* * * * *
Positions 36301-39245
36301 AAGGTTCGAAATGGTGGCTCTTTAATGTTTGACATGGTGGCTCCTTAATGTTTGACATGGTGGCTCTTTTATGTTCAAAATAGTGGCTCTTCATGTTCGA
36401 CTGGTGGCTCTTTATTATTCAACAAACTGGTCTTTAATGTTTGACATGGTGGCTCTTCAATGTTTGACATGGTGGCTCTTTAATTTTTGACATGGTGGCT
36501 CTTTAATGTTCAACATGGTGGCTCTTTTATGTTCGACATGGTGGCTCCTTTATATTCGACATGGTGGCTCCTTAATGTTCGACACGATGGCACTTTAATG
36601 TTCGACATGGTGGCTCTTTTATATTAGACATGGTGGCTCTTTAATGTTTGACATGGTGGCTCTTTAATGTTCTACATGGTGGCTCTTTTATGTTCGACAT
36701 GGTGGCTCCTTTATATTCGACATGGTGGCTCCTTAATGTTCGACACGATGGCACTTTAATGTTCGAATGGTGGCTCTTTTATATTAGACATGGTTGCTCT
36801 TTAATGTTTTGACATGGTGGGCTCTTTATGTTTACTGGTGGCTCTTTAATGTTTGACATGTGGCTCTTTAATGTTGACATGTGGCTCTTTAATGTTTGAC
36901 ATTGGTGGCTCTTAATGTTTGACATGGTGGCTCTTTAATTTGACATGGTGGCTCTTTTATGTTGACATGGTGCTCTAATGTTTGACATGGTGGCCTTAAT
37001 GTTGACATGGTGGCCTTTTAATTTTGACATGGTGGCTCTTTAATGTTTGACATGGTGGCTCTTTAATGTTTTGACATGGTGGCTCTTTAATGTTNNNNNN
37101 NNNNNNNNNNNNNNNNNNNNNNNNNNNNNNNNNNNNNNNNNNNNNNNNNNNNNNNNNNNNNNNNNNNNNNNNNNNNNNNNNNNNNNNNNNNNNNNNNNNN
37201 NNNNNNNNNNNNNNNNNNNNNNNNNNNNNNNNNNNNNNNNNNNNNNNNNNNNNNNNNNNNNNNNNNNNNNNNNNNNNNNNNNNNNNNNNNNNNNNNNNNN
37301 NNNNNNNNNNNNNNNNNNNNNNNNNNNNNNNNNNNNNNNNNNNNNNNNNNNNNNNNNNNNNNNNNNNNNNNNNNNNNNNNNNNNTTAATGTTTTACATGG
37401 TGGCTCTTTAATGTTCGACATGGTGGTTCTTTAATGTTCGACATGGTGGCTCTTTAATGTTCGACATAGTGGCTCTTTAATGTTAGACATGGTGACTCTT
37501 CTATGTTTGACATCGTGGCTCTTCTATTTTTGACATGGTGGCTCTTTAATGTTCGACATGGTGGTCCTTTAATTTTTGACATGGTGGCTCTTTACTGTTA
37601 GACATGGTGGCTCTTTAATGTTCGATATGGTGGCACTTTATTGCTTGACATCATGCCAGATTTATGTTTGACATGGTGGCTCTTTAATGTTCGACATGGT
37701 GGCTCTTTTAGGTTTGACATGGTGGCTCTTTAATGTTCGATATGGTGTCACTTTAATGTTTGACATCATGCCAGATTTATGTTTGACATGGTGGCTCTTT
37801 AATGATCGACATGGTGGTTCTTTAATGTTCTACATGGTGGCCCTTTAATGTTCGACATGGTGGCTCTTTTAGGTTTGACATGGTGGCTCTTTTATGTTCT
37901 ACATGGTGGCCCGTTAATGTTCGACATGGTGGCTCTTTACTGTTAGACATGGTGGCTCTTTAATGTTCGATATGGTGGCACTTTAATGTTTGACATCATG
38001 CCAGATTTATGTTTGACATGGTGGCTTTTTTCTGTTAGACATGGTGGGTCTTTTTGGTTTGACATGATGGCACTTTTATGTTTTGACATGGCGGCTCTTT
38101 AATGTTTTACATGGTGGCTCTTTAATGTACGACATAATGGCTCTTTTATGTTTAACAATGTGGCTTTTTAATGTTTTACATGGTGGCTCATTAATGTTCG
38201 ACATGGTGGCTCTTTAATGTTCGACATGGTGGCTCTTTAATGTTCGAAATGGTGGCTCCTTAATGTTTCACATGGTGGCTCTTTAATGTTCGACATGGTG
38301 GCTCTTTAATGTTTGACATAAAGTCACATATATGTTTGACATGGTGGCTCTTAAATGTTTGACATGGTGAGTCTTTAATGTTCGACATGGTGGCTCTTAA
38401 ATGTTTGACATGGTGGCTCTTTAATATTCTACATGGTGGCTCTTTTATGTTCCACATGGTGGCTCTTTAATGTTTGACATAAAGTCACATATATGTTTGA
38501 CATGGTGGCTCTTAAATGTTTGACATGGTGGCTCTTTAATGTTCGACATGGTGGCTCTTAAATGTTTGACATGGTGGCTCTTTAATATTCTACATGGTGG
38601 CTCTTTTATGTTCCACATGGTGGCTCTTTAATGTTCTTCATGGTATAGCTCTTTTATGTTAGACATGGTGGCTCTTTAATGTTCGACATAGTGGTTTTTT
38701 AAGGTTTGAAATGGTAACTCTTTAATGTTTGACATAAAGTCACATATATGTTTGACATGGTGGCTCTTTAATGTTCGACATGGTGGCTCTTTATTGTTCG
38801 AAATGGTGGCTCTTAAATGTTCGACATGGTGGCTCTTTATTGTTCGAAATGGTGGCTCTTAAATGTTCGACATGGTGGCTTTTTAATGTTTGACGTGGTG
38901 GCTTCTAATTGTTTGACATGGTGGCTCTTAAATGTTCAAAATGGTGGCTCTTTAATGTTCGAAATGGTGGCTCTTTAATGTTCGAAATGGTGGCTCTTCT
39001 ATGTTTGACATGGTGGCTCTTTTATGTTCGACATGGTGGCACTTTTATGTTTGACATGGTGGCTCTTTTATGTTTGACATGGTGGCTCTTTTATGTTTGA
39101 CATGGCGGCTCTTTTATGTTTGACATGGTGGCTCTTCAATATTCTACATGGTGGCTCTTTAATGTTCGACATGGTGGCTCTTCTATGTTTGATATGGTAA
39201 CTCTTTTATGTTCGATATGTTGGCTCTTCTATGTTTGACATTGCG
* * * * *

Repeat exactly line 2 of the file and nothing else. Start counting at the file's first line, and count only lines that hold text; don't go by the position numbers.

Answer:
36301 AAGGTTCGAAATGGTGGCTCTTTAATGTTTGACATGGTGGCTCCTTAATGTTTGACATGGTGGCTCTTTTATGTTCAAAATAGTGGCTCTTCATGTTCGA